Julio González was born in Barcelona on September 21, 1876. At the age of 15, González began an apprenticeship as a goldsmith together with his brother. In the evenings he studied drawing by taking courses at the Barcelona university of art. In 1899 the family moved to Paris, where Julio González first met Picasso and other artists and decided to become a painter himself.
His encounter with the Spanish sculptor Pablo Gargallo resulted in one of the influential contacts, which were to accompany González in his later career. When his brother died in 1908 Julio González fell into a deep emotional crisis and subsequently lived in almost total seclusion in Paris, maintaining contact only with Picasso and Constantin Brancusi.
Julio González then gradually abandoned painting, earning a living as an artist blacksmith and focused on metal sculptures. In 1918 Julio González trained as a welder and learned autogenous soldering, which became the basis of his future oeuvre. He produced his first sculptures made from wrought iron, from which he formed human figures, still based on traditional ideas.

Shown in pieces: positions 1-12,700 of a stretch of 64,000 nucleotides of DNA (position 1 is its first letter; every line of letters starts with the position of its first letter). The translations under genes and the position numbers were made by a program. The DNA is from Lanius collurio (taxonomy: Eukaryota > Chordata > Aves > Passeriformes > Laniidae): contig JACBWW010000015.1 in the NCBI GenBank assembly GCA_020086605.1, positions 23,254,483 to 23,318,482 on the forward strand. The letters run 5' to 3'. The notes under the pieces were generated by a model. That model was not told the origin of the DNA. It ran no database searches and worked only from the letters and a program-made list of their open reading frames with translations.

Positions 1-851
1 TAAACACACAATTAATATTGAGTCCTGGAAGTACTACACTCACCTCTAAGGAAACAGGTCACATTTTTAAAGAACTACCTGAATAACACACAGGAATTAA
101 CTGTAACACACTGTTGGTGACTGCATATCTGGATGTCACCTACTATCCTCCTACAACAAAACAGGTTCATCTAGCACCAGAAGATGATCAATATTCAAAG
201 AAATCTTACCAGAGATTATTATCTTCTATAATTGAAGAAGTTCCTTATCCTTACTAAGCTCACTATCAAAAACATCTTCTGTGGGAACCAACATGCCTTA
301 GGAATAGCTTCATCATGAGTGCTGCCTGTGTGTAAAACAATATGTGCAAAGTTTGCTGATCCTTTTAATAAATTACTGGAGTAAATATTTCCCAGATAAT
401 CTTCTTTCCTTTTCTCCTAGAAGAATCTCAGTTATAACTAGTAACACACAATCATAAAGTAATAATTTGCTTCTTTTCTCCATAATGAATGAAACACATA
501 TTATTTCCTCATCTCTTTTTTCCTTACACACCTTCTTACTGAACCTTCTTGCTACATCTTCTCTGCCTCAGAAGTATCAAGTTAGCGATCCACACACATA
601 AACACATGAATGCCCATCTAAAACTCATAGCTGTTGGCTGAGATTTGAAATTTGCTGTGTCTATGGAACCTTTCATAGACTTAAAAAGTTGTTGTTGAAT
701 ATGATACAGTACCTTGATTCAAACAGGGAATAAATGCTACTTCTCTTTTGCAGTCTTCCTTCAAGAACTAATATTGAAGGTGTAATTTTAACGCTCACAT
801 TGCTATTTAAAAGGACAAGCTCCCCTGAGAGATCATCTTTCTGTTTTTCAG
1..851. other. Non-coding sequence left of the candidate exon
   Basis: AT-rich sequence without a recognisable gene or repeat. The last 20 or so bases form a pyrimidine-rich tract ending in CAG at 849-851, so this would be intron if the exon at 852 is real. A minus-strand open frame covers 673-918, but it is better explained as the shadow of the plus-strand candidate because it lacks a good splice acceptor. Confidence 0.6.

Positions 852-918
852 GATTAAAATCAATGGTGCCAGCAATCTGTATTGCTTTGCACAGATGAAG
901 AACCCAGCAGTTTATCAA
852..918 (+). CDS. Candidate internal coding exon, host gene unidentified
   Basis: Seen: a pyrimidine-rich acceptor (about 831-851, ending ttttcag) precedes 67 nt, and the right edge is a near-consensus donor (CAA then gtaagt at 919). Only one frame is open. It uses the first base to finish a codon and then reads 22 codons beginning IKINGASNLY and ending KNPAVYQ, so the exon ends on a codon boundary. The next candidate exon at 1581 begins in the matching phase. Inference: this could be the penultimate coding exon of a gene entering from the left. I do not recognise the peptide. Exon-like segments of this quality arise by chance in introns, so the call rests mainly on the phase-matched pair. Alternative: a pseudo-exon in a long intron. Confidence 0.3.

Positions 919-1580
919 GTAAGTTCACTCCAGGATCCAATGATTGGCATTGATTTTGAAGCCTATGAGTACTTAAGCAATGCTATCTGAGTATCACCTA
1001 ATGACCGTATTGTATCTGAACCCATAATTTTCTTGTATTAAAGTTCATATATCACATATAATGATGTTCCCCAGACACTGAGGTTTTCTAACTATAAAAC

In 1928 a cooperation with Picasso began, who was taught metalworking by Julio González. Under the influence of Picasso, Gonález's artwork became more and more abstract.
From 1935 the sculptures became more massive. When acetylene and oxygen became scarce due to the war, Julio González was unable to continue his sculptural work and was left with drawing and modeling using plasticine and gypsum.
Julio González died on March 17, 1942 in Arcueil near Paris.